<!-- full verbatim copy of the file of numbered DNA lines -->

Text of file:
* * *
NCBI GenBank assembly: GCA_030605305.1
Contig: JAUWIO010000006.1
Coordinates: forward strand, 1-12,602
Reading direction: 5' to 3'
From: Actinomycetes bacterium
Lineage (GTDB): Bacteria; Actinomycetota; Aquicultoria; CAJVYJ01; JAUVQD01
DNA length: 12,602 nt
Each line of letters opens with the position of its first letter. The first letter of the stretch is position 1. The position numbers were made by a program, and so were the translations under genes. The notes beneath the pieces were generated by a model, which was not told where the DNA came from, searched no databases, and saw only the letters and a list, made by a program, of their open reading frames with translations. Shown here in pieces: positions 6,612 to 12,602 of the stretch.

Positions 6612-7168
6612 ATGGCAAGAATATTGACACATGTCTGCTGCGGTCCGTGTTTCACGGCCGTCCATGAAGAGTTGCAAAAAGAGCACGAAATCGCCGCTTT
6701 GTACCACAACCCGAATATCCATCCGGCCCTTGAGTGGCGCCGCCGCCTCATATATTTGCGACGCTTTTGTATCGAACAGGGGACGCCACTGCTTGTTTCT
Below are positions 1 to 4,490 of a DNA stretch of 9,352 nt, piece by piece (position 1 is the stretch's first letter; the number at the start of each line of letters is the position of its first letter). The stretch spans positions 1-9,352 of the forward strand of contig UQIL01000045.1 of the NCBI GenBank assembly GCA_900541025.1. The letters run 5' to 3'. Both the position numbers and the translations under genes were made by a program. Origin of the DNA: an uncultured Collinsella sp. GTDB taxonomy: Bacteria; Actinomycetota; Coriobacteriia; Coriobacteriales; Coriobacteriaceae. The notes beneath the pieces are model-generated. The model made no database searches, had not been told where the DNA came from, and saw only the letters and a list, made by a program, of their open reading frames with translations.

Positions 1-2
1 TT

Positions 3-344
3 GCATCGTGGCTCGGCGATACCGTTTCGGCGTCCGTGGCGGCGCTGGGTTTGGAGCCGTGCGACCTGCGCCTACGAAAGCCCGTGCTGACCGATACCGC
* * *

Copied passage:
NCBI GenBank assembly: GCA_030605305.1
Contig: JAUWIO010000006.1
Coordinates: forward strand, 1-12,602
Reading direction: 5' to 3'
From: Actinomycetes bacterium
Lineage (GTDB): Bacteria; Actinomycetota; Aquicultoria; CAJVYJ01; JAUVQD01
DNA length: 12,602 nt
Each line of letters opens with the position of its first letter. The first letter of the stretch is position 1. The position numbers were made by a program, and so were the translations under genes. The notes beneath the pieces were generated by a model, which was not told where the DNA came from, searched no databases, and saw only the letters and a list, made by a program, of their open reading frames with translations. Shown here in pieces: positions 6,612 to 12,602 of the stretch.

Positions 6612-7168
6612 ATGGCAAGAATATTGACACATGTCTGCTGCGGTCCGTGTTTCACGGCCGTCCATGAAGAGTTGCAAAAAGAGCACGAAATCGCCGCTTT
6701 GTACCACAACCCGAATATCCATCCGGCCCTTGAGTGGCGCCGCCGCCTCATATATTTGCGACGCTTTTGTATCGAACAGGGGACGCCACTGCTTGTTTCT
Below are positions 1 to 4,490 of a DNA stretch of 9,352 nt, piece by piece (position 1 is the stretch's first letter; the number at the start of each line of letters is the position of its first letter). The stretch spans positions 1-9,352 of the forward strand of contig UQIL01000045.1 of the NCBI GenBank assembly GCA_900541025.1. The letters run 5' to 3'. Both the position numbers and the translations under genes were made by a program. Origin of the DNA: an uncultured Collinsella sp. GTDB taxonomy: Bacteria; Actinomycetota; Coriobacteriia; Coriobacteriales; Coriobacteriaceae. The notes beneath the pieces are model-generated. The model made no database searches, had not been told where the DNA came from, and saw only the letters and a list, made by a program, of their open reading frames with translations.

Positions 1-2
1 TT

Positions 3-344
3 GCATCGTGGCTCGGCGATACCGTTTCGGCGTCCGTGGCGGCGCTGGGTTTGGAGCCGTGCGACCTGCGCCTACGAAAGCCCGTGCTGACCGATACCGC